2
  • Wow, that's not obvious. If someone could link a document talking about this, that would be fantastic. This is a tough topic to search on. Jan 10, 2015 at 19:12
  • Thanks for this. Didn't see this stated anywhere.
    – parameter
    Aug 28, 2018 at 14:16
14

Try this:

string keyvalue = System.Configuration.ConfigurationManager.AppSettings["keyname"];

In the web.config file this should be the next structure:

<configuration>
<appSettings>
<add key="keyname" value="keyvalue" />
</appSettings>
</configuration>
0
10

Step 1: Right-click on references tab to add reference.

Step 2: Click on Assemblies tab

Step 3: Search for 'System.Configuration'

Step 4: Click OK.

Then it will work.

 string value = System.Configuration.ConfigurationManager.AppSettings["keyname"];
8

I had the same problem. Just read them this way: System.Configuration.ConfigurationSettings.AppSettings["MySetting"]

2
  • 4
    As per Microsoft regarding ConfigurationSettings.AppSettings This method is obsolete, it has been replaced by System.Configuration!System.Configuration.ConfigurationManager.AppSettings
    – Peter M
    Feb 20, 2014 at 13:44
  • 3
    this method is Obsolete
    – GabrielBB
    Aug 20, 2014 at 16:50
7

web.config is used with web applications. web.config by default has several configurations required for the web application. You can have a web.config for each folder under your web application.

app.config is used for Windows applications. When you build the application in Visual Studio, it will be automatically renamed to <appname>.exe.config and this file has to be delivered along with your application.

You can use the same method to call the app settings values from both configuration files: System.Configuration.ConfigurationSettings.AppSettings["Key"]

1
  • It's also possible to use System.Configuration.COnfigurationSettings.AppSettings.Get("Key") instead of using the square brackets.
    – Mason
    Dec 19, 2017 at 9:24
7

As I found the best approach to access application settings variables in a systematic way by making a wrapper class over System.Configuration as below

public class BaseConfiguration
{
    protected static object GetAppSetting(Type expectedType, string key)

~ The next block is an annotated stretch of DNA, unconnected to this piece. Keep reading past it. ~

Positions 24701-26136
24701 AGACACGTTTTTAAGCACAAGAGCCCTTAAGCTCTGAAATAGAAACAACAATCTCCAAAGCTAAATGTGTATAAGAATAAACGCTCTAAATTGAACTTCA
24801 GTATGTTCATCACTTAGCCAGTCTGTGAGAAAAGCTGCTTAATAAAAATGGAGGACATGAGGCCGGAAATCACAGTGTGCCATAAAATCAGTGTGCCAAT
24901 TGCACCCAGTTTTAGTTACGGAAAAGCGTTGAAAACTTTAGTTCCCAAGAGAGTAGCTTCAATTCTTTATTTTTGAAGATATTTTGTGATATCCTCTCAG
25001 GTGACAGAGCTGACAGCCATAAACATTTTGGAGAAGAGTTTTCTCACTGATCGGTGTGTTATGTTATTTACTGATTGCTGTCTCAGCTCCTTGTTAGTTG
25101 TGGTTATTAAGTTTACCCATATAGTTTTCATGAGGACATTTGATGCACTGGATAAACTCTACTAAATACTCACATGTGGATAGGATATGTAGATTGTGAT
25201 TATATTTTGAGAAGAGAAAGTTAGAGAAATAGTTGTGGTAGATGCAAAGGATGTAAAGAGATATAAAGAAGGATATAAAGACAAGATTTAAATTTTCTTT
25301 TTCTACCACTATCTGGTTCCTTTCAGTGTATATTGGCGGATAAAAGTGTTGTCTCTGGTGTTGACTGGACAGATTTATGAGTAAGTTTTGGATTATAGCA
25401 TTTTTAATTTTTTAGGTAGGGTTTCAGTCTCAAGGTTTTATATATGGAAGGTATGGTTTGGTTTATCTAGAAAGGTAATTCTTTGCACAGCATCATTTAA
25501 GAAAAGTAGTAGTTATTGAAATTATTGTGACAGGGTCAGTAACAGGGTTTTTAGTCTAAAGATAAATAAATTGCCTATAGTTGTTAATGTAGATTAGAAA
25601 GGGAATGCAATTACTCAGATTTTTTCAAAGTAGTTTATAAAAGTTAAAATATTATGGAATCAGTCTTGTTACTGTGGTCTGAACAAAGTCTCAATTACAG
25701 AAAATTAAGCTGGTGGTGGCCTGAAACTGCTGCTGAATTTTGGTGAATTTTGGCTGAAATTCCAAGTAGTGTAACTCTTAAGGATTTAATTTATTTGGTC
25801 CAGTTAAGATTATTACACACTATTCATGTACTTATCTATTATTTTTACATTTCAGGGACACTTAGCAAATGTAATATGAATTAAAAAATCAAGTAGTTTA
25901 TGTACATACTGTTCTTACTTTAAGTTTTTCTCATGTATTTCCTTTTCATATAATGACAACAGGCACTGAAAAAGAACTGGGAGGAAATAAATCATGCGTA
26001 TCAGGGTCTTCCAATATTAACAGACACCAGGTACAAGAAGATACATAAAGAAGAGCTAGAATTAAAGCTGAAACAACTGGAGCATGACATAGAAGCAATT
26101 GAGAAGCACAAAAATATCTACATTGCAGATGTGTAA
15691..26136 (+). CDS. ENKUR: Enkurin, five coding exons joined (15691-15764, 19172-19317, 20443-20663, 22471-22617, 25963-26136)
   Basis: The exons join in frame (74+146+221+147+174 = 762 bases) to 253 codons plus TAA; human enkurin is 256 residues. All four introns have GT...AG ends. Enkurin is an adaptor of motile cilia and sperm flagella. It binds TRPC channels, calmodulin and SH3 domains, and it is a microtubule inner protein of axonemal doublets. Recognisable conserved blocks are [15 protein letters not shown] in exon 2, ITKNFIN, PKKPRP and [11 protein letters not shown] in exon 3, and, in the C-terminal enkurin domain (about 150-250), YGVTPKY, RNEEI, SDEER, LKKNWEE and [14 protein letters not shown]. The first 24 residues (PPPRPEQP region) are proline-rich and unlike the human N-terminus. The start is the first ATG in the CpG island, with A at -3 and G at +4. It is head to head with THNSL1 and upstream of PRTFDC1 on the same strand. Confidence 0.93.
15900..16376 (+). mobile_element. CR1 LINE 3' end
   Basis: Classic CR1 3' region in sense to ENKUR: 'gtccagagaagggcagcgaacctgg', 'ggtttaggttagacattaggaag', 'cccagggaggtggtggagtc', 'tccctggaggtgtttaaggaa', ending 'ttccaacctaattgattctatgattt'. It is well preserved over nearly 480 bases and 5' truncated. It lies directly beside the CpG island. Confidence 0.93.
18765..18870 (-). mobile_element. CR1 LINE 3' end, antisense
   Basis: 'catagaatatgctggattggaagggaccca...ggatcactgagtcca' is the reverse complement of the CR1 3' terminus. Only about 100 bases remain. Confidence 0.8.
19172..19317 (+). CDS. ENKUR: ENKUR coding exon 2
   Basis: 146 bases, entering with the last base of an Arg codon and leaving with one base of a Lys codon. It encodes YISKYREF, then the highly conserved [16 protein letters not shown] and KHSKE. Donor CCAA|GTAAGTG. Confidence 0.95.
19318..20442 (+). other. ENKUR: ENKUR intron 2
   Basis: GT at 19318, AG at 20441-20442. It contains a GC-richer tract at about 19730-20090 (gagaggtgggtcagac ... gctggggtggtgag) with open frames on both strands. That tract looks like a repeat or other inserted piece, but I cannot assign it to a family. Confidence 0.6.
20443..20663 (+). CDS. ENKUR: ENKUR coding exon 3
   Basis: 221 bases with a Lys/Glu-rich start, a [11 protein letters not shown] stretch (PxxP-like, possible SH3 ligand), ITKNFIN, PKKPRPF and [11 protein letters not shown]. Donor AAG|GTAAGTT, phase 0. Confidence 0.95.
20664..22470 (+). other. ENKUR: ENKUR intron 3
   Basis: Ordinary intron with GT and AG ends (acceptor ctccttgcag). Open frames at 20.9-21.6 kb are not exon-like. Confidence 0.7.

{
        string value = ConfigurationManager.AppSettings.Get(key);
        try
        {
            if (expectedType == typeof(int))
                return int.Parse(value);
            if (expectedType == typeof(string))
                return value;

            throw new Exception("Type not supported.");
        }
        catch (Exception ex)
        {
            throw new Exception(string.Format("Config key:{0} was expected to be of type {1} but was not.",
                key, expectedType), ex);
        }
    }
}

Now we can access needed settings variables by hard coded names using another class as below:

public class ConfigurationSettings:BaseConfiguration
{
    #region App setting

    public static string ApplicationName
    {
        get { return (string)GetAppSetting(typeof(string), "ApplicationName"); }
    }

    public static string MailBccAddress
    {
        get { return (string)GetAppSetting(typeof(string), "MailBccAddress"); }
    }

    public static string DefaultConnection
    {
        get { return (string)GetAppSetting(typeof(string), "DefaultConnection"); }
    }

    #endregion App setting

    #region global setting


    #endregion global setting
}
1
  • This uses the method the OP points out is marked as deprecated. Feb 8, 2017 at 18:09
5

Also, you can use Formo:

Configuration:

<appSettings>
    <add key="RetryAttempts" value="5" />
    <add key="ApplicationBuildDate" value="11/4/1999 6:23 AM" />
</appSettings>

Code:

dynamic config = new Configuration();
var retryAttempts1 = config.RetryAttempts;                 // Returns 5 as a string
var retryAttempts2 = config.RetryAttempts(10);             // Returns 5 if found in config, else 10
var retryAttempts3 = config.RetryAttempts(userInput, 10);  // Returns 5 if it exists in config, else userInput if not null, else 10
var appBuildDate = config.ApplicationBuildDate<DateTime>();
2
  • 6
    Why on earth would you want to do this?
    – lukejkw
    Sep 26, 2016 at 15:10
  • 9 years later its even more irrelevant. Yikes
    – WiiLF
    Dec 7, 2021 at 6:51
4

I strongly recommend you to create a wrapper for this call. Something like a ConfigurationReaderService and use dependency injection to get this class. This way you will be able to isolate this configuration files for test purposes.

So use the ConfigurationManager.AppSettings["something"]; suggested and return this value. With this method you can create some kind of default return if there isn't any key available in the .config file.

1
  • 3
    Microsoft already has a bulit-in way to manage multiple versions of the same config file: build configurations, which allow having separate config files for each build configuration: app.DEBUG.config, app.RELEASE.config, and app.TEST.config, etc.
    – jpaugh
    Jun 13, 2017 at 16:43
4

If your needing/wanting to use the ConfigurationManager class...

You may need to load System.Configuration.ConfigurationManager by Microsoft via NuGet Package Manager

Tools->NuGet Package Manager->Manage NuGet Packages for Solution...

Microsoft Docs

One thing worth noting from the docs...

If your application needs read-only access to its own configuration, we recommend that you use the GetSection(String) method. This method provides access to the cached configuration values for the current application, which has better performance than the Configuration class.

3

Just for completeness, there's another option available for web projects only: System.Web.Configuration.WebConfigurationManager.AppSettings["MySetting"]

The benefit of this is that it doesn't require an extra reference to be added, so it may be preferable for some people.

2